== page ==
I nearly forgot the excitement of writing new chapters. A lot can be accomplished by writing ‘blind’. It can lend a natural flow of the chapter and keep the dialogue organic, but it also can lead to a rambling mess. With a simple outline and clear goals, you can have freedom with some organization.
I learned the trick writing the Macro Corp. It worked amazingly.
When I say simple outline, I mean acknowledging where you want the story to go and what you want it to accomplish. You’d be surprised how much control you gain by simply telling yourself: “The character’s start here, accomplish this, and end up here.” This gives you a sense of focus. It also lets you spot opportunity for twists.
If your story is on rails, the urge to go off those rails increases. Sometimes it’s the best thing to do, but it inevitably makes you need to rewrite your outline. If you keep your original and follow the path made by your detour, you can see at a glance what taking this detour accomplishes. It could vary the outcome of the story, or simply strengthen (or weaken) a later event. You can spot redundancies and realize if you bring up a point in chapter ten you can drop the point in fifteen.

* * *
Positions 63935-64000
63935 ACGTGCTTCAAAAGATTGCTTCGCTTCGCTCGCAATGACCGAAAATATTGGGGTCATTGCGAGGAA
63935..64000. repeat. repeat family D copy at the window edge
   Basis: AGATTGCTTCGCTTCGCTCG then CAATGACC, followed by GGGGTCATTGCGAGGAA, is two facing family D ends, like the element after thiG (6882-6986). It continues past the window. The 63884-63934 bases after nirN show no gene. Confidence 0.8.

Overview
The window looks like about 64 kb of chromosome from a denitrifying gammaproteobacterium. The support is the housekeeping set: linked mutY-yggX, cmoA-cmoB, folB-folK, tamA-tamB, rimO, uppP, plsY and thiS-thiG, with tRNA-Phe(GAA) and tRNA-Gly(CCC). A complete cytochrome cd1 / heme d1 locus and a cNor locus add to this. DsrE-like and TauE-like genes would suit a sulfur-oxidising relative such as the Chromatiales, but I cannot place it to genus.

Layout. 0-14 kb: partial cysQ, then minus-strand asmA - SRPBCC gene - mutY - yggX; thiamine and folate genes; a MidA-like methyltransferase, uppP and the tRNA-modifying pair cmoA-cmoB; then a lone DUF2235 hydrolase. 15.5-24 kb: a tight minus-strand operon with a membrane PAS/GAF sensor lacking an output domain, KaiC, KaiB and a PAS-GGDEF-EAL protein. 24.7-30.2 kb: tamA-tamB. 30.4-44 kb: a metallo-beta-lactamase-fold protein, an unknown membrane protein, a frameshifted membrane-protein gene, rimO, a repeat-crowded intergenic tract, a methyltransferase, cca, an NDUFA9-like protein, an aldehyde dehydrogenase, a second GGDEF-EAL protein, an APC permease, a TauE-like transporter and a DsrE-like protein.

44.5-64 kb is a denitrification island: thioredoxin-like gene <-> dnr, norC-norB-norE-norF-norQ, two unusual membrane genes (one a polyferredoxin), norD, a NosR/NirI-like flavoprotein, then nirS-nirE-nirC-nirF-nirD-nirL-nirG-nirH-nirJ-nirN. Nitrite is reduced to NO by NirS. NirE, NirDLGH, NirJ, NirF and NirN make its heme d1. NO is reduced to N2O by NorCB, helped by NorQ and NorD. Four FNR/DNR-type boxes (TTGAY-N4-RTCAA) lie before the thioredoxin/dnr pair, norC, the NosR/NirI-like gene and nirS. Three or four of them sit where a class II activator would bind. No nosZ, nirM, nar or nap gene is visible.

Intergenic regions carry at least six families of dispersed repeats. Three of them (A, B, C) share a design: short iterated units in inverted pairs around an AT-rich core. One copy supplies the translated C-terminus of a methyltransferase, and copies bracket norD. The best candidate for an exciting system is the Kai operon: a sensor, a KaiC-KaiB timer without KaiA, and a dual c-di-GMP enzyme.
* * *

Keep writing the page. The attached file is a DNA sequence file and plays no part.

Organization can cause better chaos. Ponder it for a moment.
Writing a book can feel like monitoring a stove top covered in boiling kettles at times. You might need to increase a burner. You might need to lift a cap to vent steam. You might want to let the top blow off at times.
I’ve noticed a lot of writers try to be control freaks with their stories, they leash them and obsess over what scene ‘needs’ to be shown in what order. In doing this they lose sight of a more important aspect of writing. The most important thing to push in a story is character motivation. Through this you can inspire natural plot progression and breathe life into the characters.
If you treat your characters like chess pieces bending to the whim of the authorial overlord, they will become that. It spreads like a virus as the story goes on infecting every aspect of the tale. Ask yourself: what do the characters want to do? If you don’t like it? Throw an obstacle in their way, a consequence for making the wrong choice. It is up to you if they overcome this, or run away with their tail between their legs.
A good author torments their creations out of love. Without conflict a story becomes a sunny stroll down a happy street. Boring. A bursting water main, a truck splashing them with mud, or a sudden downpour makes their journey mean something.
Real life throws these curve-balls all the time, and it’s one of the ‘realistic’ things that belong in fantasy. Building a sandcastle just to smash it into bits is a part of the writing process, one not for the faint of heart.